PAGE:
All indicators are that advertising volume will continue to grow, it follows that the percentage of people tuning out the intrusion will increase. This means that the real ROI on traditional brand advertising should decline over time!

There are many ways of selling regular and online advertising, and costs can easily exceed return.


Traditional Brand advertising is the basis for Google, Facebook and many others to monetize their online businesses.

The trouble with Brand marketing is although marketing people are encouraged to “think outside the box”, the box of brand marketing itself is rarely challenged!
Brand Marketing isn’t the holy grail!

The essence of marketing is getting your product or service communicated to the marketplace as effectively as possible.

The Holy Grail of Marketing is to grow your product /service sales virally by personal recommendation, either by good old fashioned word of mouth and/or digitally, through Social Media in all it’s incarnations.

But social interaction is a process that is controlled by the end user or consumer, the average person has become immune to the advertising bombardment by sellers, and isn’t going gaga over their products or services, even less spreading the news to others.

So to the savvy advertiser’s dismay, the industry is engineering itself into a brick wall.

It’s floundering!


So, to take full advantage of social networks, rather than presume they will bend to your marketing framework, conforming to social networking maybe a friendlier, far more effective way to market your product/service, taking full advantage of its ability to spread your word virally.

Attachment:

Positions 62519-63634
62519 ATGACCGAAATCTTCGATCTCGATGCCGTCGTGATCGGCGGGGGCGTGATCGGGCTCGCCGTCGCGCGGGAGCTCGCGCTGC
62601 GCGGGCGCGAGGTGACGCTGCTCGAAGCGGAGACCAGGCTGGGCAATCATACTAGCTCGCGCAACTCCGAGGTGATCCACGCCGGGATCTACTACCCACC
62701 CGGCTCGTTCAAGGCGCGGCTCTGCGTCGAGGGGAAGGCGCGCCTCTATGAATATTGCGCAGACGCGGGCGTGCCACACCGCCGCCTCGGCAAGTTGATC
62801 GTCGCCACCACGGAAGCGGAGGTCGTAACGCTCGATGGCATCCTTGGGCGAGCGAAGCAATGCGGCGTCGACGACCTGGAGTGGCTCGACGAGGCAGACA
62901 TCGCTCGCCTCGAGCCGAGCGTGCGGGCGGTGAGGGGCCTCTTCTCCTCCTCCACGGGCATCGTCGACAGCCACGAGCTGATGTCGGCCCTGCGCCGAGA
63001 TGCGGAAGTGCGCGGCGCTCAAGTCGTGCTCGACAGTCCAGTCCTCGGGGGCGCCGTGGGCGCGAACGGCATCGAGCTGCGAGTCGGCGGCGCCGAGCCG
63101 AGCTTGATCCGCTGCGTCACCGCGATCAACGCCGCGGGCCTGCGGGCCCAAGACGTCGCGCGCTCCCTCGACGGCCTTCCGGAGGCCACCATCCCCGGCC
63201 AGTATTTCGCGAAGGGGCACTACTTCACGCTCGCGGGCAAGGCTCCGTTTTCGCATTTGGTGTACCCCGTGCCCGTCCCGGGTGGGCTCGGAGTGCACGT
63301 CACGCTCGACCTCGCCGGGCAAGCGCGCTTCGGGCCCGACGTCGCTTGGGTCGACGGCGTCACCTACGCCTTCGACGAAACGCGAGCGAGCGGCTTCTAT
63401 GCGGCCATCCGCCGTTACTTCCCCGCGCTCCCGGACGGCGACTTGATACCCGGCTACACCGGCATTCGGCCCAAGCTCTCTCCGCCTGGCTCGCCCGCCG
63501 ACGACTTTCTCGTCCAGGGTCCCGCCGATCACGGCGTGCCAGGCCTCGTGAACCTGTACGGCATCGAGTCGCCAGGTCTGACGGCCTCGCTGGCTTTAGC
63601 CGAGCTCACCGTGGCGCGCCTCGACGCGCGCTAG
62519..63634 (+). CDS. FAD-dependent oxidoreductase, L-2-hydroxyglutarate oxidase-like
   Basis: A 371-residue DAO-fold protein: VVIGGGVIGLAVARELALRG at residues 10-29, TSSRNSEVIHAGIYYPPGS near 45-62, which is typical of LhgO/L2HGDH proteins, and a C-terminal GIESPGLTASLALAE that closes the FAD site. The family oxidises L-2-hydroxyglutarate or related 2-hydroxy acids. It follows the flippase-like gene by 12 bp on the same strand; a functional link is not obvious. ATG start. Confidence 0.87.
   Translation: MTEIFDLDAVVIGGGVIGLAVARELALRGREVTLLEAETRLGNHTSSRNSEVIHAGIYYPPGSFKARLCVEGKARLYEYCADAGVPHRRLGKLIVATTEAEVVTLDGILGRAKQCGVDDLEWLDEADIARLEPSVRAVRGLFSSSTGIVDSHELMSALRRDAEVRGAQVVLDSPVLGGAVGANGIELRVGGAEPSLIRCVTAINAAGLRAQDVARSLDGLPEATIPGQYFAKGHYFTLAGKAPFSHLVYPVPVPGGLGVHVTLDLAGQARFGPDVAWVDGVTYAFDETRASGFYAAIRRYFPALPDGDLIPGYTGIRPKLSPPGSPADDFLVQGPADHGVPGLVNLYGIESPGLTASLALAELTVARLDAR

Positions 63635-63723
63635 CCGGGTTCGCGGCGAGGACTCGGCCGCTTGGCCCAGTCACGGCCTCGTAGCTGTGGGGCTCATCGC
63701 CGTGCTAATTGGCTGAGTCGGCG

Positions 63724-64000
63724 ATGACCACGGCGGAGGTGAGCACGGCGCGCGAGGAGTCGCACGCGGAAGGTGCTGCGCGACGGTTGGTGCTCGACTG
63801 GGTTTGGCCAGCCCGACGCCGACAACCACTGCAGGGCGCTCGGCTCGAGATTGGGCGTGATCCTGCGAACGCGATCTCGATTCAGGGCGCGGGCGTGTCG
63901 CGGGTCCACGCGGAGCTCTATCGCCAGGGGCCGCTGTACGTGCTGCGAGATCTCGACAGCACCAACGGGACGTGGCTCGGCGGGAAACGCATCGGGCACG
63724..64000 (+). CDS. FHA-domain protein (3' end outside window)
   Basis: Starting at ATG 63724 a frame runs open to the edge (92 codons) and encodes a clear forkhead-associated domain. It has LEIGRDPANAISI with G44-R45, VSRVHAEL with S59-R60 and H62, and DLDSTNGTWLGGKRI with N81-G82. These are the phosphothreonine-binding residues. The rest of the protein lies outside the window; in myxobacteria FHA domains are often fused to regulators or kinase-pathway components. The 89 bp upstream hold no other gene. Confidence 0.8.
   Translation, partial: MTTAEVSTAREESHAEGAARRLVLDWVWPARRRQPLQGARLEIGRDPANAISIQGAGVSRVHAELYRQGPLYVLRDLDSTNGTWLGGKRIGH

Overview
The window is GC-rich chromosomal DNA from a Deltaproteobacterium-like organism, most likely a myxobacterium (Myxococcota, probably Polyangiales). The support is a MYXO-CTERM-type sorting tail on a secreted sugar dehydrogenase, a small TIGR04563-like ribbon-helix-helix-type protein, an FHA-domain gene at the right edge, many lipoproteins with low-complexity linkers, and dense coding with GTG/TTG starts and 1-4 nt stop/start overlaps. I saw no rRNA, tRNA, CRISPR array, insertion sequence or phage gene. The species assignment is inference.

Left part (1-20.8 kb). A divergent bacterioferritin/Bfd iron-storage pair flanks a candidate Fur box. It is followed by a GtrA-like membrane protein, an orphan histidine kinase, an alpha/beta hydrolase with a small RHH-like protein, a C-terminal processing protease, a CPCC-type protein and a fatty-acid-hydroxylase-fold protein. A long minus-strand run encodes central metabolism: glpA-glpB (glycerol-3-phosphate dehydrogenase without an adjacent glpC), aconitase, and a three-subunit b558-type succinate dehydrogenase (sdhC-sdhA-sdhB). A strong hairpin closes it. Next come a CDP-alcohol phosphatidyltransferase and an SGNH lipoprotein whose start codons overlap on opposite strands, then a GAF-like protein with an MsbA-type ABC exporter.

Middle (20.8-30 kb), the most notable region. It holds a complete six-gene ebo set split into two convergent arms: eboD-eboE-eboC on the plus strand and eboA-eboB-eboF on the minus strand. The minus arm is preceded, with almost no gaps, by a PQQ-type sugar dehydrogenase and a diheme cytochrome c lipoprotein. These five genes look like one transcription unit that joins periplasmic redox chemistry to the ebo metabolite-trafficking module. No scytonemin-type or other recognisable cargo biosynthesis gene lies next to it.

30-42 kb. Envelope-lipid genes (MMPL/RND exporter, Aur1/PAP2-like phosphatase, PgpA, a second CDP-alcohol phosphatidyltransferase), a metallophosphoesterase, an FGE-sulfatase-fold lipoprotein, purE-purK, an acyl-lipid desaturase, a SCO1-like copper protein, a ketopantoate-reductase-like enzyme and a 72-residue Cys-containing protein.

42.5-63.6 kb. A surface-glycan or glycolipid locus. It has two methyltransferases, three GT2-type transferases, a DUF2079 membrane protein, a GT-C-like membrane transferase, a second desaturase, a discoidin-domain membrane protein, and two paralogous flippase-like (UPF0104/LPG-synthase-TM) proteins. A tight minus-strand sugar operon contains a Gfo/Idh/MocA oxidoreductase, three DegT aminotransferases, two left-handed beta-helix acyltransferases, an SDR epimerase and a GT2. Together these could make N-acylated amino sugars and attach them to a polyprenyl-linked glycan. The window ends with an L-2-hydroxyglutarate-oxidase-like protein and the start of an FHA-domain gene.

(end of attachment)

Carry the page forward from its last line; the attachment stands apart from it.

Some of the most enjoyable buying experiences relate to finding a unique product/service and passing on your ”discovery” by word of mouth or virally over web-based social media at a rate that simply was not possible several years ago. I believe the viral capability is that much more enhanced if the product/service isn’t seen as an effort by advertisers to shove it down our throats. By de-structuring traditional marketing elements, reducing or hiding your logo altogether, downplaying advertising and experiential marketing and focusing marketing efforts instead on the new, more subtle task of enhancing a “discovery” process, certain brands may better conform to, and find acceptance in, a jaded consumer market!

What's more is that Steve Jobs grew Apple from almost bankrupt to the world's most valuable company at that time using those very principles:

As did others with eye-popping success:

I think these examples make it evident that the current advertising/marketing model has long been bested, the question is, when will you get on board to move your organization's income potential forward?


Creative Marketing Engineers

Chief Creative


A 30 year veteran creative in the advertising and marketing field. He has lived and worked in South Africa, Australia, Amsterdam and Atlanta USA working for Design Studios and Ad Agencies, starting his own shop in 2004. RINC has a broad range of clients, primarily in the Financial Services, Tech, Aviation and Healthcare fields.